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pranoy sundar


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how does an embarassing moment brings out the weirdest person in us?

We are not always the best person who we can be, not atleast in an embarrasing moment, i am talking about the majority. We always thinks we could have done or acted better in a situation that had already happend. most of us, in an embarrasing situation, tend to say or do anythings that could add to the embarrassment factor.
some will get defensive, scream, shout, run away on the brink of tears, or flat-out cry in public making a bigger scene out of the moment. A moment can turn everything upside down, you drop down your confidence level right to the bottom.
An anxious and embarrassing moment can effect you mentally. They can cause some kind of social phobia. In some cases, those who fear embarrassment will change their lives to avoid many social situations. This can negatively impact their ability to make friends, and to network for the sake of their careers.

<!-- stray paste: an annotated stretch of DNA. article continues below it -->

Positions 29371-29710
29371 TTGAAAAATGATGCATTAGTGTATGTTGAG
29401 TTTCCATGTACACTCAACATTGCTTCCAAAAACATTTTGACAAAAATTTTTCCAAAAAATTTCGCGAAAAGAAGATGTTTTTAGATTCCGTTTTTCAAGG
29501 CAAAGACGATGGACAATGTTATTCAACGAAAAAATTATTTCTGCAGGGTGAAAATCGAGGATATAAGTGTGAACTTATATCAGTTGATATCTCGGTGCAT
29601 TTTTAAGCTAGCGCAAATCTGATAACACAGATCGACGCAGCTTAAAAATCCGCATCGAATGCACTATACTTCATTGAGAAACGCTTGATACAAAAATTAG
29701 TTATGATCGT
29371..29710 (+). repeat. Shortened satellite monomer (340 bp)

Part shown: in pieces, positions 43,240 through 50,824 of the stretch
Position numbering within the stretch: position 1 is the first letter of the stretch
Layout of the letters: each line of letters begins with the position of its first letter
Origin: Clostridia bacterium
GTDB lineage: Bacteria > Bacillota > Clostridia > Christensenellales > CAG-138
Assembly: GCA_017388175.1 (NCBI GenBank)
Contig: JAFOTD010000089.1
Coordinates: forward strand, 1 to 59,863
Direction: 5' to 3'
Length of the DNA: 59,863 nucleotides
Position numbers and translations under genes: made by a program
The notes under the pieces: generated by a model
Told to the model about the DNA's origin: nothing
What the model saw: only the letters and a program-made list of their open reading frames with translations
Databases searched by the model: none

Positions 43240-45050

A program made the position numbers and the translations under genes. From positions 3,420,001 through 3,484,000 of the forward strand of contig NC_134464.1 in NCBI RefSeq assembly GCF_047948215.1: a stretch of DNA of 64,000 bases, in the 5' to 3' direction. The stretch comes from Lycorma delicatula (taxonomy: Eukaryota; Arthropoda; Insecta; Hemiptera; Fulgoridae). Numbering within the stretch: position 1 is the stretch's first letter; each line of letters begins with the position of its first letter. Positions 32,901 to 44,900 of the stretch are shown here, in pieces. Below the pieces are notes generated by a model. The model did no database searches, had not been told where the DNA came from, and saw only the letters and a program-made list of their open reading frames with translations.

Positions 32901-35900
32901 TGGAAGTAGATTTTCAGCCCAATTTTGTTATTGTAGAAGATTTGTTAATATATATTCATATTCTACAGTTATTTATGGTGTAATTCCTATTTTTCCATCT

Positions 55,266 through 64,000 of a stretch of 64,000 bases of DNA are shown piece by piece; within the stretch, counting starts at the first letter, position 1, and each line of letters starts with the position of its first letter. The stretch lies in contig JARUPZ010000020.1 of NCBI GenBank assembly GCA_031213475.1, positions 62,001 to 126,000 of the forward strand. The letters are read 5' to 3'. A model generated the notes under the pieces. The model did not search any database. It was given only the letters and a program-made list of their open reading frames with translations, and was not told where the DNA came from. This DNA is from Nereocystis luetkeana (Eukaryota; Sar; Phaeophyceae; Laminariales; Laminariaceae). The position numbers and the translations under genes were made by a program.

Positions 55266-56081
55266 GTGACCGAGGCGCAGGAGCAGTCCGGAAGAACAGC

what is the science behind such moments, how do you react in such moments, better to ask, how had you reacted in those moments? is this a problem of this generation, or has it been the problem of all generations?


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    Apr 7 2012: Hi again, Pranoy...

    . . . this all began when we were toddlers. Having just discovered that we could stand, walk, and run – we wanted to explore everything in the world, and as fast as we could. That was was our Sympathetic NS coming ‘on line’ and propelling us to move forward into the world…

    But since we were so young, we didn’t have the life-experience that would protect us from moving towards things that could harm us. The job of protecting us fell to our caregivers. One of the tools available to them was that they could intervene to stop us, with a shout, command, or maybe just a sternly disapproving look…which is all that it took to activate our Parasympathetic NS, which then ‘shuts us down’ long enough for our caregivers to rein us in, so to speak…by evoking the 'shame circuit' that exists in all of us.

    As we get older, and our verbal and cognitive capacities increase, we begin to make ever more complex associations between the interior experiences of emotions and the reactions we get from others – that is, we start to make ‘meaning’ of our experiences. Whether the meanings we make are positive or negative depends a lot on how our early experiences shaped the way we learn to think about ourselves…

    The branch of psychology I’ve found most helpful in understanding human emotion is called Affect Psychology, based on the work of psychologist Silvan Tomkins, who created Affect Theory. His work has not received the attention it deserves, but I hope to live long enough to see that change!

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